What about the food offered and its quality? Today’s consumers demand quality products and pay attention to what they’re putting into their bodies, as well as where it came from. While quality food items certainly can cost more, skimping in this area will cost more in the long run if unhappy customers never return. Understand that pricing on food can fluctuate daily, so strategize for it, but never cheapen the product in the process.
How does room service come into play? Room service can be profitable if it’s done right. For instance, we’ve noticed that the days of three-meal room service are now gone. I would recommend only offering room service during the meal times that most guests demand, namely breakfast and late-night menus. Don’t ever offer the full restaurant menu—instead develop a room service menu featuring items that are easy to prepare and transport, and that hold temperature well. Someone should also be dedicated to answering the phone for room service requests; this task should not fall on a front-desk associate. The same goes for food delivery. Remember, because you are not offering room service all day, there is no need to staff the service 24/7. The room service team also needs to check hallways for dirty trays, which promote pests and leave an unsightly negative impression of a dirty hotel.
How important is the way employees present themselves to guests? How important is it to have a consistent style of uniform? With so many moving parts in the F&B industry, the entire team needs to be on the same page—from a consistent and clean style of uniform to the daily menu specials. Daily team meetings ahead of service are crucial and often overlooked in the F&B space, but they are important for team cohesiveness and morale. Communication about the menu and any changes or specials, along with upselling opportunities, should be discussed during this time. Uniform and appearance should be checked. Reservations, special groups and VIPs should be reviewed as well, to ensure the team has a complete understanding of the day’s activity.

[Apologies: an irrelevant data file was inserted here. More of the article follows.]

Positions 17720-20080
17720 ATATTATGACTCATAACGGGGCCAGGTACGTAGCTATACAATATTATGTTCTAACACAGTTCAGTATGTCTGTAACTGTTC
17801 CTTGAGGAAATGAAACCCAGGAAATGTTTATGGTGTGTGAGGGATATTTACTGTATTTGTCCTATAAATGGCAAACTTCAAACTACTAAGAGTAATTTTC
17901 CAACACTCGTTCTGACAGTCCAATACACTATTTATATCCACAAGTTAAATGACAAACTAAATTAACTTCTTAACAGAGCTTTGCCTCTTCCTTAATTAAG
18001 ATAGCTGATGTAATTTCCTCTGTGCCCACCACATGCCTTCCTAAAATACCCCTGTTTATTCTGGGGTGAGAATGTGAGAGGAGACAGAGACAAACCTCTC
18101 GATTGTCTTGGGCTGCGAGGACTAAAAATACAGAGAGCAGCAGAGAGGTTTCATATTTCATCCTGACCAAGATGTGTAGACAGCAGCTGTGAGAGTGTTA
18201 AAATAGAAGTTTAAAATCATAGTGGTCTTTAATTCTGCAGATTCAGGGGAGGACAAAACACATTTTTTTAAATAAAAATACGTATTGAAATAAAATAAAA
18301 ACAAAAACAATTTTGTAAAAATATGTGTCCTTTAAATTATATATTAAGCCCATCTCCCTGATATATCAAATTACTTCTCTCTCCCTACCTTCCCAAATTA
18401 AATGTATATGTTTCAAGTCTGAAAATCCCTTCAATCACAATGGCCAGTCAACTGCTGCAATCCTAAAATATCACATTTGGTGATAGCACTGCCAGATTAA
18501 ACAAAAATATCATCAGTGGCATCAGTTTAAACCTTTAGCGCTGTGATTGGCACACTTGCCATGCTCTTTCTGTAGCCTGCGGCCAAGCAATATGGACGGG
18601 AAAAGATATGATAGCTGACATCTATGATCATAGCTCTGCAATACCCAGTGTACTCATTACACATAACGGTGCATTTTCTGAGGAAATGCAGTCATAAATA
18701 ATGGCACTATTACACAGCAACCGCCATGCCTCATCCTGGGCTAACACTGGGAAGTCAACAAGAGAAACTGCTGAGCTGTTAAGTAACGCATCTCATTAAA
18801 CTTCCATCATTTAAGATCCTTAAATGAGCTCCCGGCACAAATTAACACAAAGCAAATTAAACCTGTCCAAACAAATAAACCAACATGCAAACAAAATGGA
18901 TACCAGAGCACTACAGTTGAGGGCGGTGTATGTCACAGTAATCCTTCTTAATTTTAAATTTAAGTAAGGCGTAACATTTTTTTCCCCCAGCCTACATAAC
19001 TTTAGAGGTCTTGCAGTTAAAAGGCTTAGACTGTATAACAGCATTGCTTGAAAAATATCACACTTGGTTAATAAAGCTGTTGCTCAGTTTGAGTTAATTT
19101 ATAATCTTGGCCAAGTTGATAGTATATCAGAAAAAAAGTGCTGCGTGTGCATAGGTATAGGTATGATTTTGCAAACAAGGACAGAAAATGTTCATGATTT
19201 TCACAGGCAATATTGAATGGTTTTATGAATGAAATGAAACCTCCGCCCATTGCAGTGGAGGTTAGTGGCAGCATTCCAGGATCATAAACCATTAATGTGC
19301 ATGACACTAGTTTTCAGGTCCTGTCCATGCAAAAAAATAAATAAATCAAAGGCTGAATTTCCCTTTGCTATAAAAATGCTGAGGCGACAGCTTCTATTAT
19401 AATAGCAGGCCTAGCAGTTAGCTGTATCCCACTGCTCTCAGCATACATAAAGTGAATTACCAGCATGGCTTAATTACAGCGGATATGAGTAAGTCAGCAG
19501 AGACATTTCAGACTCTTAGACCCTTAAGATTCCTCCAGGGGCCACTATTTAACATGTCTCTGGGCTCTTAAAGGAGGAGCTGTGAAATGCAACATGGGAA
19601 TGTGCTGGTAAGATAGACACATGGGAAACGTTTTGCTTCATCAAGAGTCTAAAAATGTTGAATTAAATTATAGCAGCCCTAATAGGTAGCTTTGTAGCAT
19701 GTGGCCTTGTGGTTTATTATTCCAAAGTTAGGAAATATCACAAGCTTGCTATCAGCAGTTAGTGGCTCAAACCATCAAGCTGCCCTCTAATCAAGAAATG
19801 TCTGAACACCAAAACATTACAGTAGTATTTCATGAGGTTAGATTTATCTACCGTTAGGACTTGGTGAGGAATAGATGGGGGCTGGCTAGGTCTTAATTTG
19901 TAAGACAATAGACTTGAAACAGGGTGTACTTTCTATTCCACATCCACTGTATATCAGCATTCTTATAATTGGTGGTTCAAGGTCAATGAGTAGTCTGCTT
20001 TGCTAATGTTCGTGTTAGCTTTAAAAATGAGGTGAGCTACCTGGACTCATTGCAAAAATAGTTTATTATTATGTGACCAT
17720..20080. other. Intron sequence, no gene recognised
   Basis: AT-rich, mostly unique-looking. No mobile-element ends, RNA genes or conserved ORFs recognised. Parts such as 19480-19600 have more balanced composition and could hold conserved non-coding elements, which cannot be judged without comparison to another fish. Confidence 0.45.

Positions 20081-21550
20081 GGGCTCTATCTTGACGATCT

How about gathering feedback from guests? What are some of the best ways to do that—and respond to the feedback you receive? It’s important to solicit and genuinely listen to guests’ feedback; otherwise, they will respond by taking their business elsewhere. You are catering to these guests, and if something isn’t working for them, you need to listen to their feedback and make the necessary changes. Understanding guest feedback comes from understanding and excelling in guest service, which is managed with consistent employee trainings and understanding the F&B menu.
Servers need to taste every menu item and be well versed in the culinary and beverage offerings. Your guests will inevitably have questions about the menu, and servers need to be able to answer those questions quickly and effectively. Staff won’t be able to answer honestly without having firsthand experience with the menu, nor can they make upsell suggestions that will generate more revenue. HB